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LLANDUDNO. SPECIAL SESSIONS.—On Wednesday, before Dr Dalton (chairman), Dr Bold Williams, and Morris Jones, Esq., a special court was held, at which several persons were fined for loitering and other breaches of the bye-laws. BREAKDOWN OF THE "BONNIE PRINCESS." -On Saturday afternoon this steamer, whilst on her passage to the Menai Straits from Liverpool, and heavily freighted with passen., I gers, broke down off Llandudno. Her passengers were landed at Llandudno and despatched to Bangor and Menai Bridge by rail. THE RECENT ATTEMPTS D SUICIDE. — On Monday, a special court was held here to in- vestigate a charge of attempted self-murder against John Richardson, aged 26, a married man, who is manager of a wine and spirit stores at Uttoxeter, on the 29th ult, in a place of public convenience, the instrument used believed to be a razor. The young man, who appeared weak and pale and was muffled up, was accommodated with a seat. His father, who appeared to feel the situation most accutely, and a cousin were in attendance. On the bench were Dr T. Dalton (chairman), Dr Bold Williams, and Elias Jones, Esq.—Superintendent H. D. Williams watched the case on behalf of the police, and he briefly stated the charge, and asked to with- draw the case upon the accused, and two others binding themselves, he wouid be of good behaviour in future.—Hugh Davies, assistant surveyor, said that about 10.30 p.m. on the 29th ult. he found the accused in the George-street urinal, bleeding from the throat. Two doctors had been sent for, and Dr W.oodhouse arrived, when the man was taken to the Cottage Hospital.—Dr W. R. Nicol said that on the 30th he undertook charge of the patient. He found a large gash in the throat, and some of the windpipe- tissues severed. From statements made he believed the deceased was of unsound mind when he committed the deed, which must have been done by either a knife or a razor.- The accused bad no questions to ask nor any anything to say.-The cousin said the accused had no recollection whatever of the occurrence. -Superintendent Williams asked that the case should be dismissed upon security being given. -The magistrates consented to this course, the accused being bound over in the sum of X10 and the father and cousin in £ 20 each that he would be of good behaviour for the next 12 months.— The cousin said they wished to thank all parties, especially the. Cpttage Hospital autho- rities, for the care they had taken with the young man. They had already subscribed X2 28 to the hospital.—The accused was then allowed to leave with his father.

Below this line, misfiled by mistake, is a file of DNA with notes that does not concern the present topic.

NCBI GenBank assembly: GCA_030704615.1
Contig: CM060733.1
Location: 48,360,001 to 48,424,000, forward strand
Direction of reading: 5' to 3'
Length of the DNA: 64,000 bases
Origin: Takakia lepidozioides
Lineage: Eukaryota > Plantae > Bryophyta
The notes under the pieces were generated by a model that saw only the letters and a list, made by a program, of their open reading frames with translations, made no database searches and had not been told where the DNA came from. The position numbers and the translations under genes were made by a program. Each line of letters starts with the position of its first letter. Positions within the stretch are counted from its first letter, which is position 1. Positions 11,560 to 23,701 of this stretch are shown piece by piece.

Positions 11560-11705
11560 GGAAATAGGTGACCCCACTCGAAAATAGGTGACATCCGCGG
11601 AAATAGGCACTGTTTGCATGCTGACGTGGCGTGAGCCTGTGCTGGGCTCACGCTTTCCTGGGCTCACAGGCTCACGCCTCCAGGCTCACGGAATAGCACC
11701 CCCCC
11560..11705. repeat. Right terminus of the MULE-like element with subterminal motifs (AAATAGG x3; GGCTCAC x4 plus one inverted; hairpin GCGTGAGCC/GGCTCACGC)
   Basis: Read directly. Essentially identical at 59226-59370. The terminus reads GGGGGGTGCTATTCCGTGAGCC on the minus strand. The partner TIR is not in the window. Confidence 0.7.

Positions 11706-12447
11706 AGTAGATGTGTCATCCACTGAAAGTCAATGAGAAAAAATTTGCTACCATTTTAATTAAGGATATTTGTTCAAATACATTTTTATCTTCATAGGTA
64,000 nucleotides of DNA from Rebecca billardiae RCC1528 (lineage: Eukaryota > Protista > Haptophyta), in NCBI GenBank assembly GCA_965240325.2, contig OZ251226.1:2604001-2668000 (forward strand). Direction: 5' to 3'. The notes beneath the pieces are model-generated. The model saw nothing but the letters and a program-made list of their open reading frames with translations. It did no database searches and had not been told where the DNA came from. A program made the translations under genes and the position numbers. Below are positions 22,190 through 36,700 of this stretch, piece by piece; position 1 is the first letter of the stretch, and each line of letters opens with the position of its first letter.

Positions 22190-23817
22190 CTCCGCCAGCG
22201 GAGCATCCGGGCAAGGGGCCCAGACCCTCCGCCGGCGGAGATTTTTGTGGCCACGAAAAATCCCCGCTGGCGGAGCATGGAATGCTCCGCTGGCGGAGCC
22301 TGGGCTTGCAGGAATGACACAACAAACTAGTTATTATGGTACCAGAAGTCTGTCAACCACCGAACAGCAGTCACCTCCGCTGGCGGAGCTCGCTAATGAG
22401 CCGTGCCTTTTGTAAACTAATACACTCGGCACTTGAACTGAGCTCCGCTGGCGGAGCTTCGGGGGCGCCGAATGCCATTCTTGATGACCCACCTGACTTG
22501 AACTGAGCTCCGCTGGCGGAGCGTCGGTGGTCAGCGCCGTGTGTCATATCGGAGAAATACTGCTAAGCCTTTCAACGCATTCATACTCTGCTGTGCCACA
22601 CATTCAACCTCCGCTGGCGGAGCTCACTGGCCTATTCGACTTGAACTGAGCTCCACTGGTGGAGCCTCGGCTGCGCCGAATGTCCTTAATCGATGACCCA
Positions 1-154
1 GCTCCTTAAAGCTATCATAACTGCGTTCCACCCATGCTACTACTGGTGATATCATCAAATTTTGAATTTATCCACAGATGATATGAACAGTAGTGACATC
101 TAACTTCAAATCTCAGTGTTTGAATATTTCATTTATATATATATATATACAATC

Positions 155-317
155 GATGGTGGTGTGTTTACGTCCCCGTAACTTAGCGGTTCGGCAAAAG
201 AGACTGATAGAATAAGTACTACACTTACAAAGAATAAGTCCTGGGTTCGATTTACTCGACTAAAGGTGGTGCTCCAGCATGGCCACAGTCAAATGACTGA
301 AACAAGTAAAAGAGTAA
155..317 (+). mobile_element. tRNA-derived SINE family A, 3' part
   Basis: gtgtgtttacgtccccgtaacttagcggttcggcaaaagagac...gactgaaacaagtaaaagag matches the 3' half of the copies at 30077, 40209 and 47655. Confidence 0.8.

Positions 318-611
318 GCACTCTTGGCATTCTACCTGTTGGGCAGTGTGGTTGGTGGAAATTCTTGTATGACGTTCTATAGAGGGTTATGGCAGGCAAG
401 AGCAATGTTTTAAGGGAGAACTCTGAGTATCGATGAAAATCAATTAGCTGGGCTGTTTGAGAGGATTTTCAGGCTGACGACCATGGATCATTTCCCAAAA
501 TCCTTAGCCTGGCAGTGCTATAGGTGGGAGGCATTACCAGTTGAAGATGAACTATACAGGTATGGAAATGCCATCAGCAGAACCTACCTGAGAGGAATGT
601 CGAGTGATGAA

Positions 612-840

ALiRMING FIRE AT A HOUSE. The alarm bell, at 9 a.m on Sunday, signalled that there was a fire in some part of the town. P.C. Nelson was coming on duty when he observed smoke issuing from several parts of Hill View House. Tudno-street, the tenant of which is a Mrs Owen. After rousing the occupants, Nelson ran to the police-station, and attempted to ring the fire belle which were supposed to be connected with the Are station, and the houses of the brigate captain and foreman, but it seems that the connection was defective and would not work, 1i0 the public fire bell was sounded. When people assembled in the place several persons were seen clinging to the upper windows, and Sergeant Rowland arrived with a ladder and brought them down. It was then found that there were three little children in bed, and Owen Jones, a man in the employ of the town commissioners, with others. rushed up and brought the young ones down. After this, Mr Jackson, upholsterer, called out that his little child was in an upper room. Sergeant Rowland, now exhausted by his exertions, essayed to go upstairs, but was twice beaten back by the dense smoke. He then went next door, and began i battering in the partition wall. After making a hole, he found James Hughes, boatman, in the room, he having bravely entered. He carried the child upstairs, and reached him out through a skylight window. A great number of persons resided at the time in the house. Among them was a blind and deaf man, and in his room the fire originated. It is conjectured he was smoking in bed, and that the bedding in consequence became ignited. The damage to this room was considerable, the flooring, skirting, and door having been badly scorched. The fire brigade arrived in the place with a hose, and poured a large quantity of water upon the fire, putting it out in a short time. Captain J. Owen was in charge of the brigade. The fire escape was also brought to the place. As the occupants of the house are mostly in humble circumstances, visitors and others have very liberally subscribed to meet their losses. It seems that the electric bells connecting the fire station with the officials are being substituted for telephonic communication with the exchange in the town, but severe comments are made on the alleged fact that the new system has been left unfinished for the past week.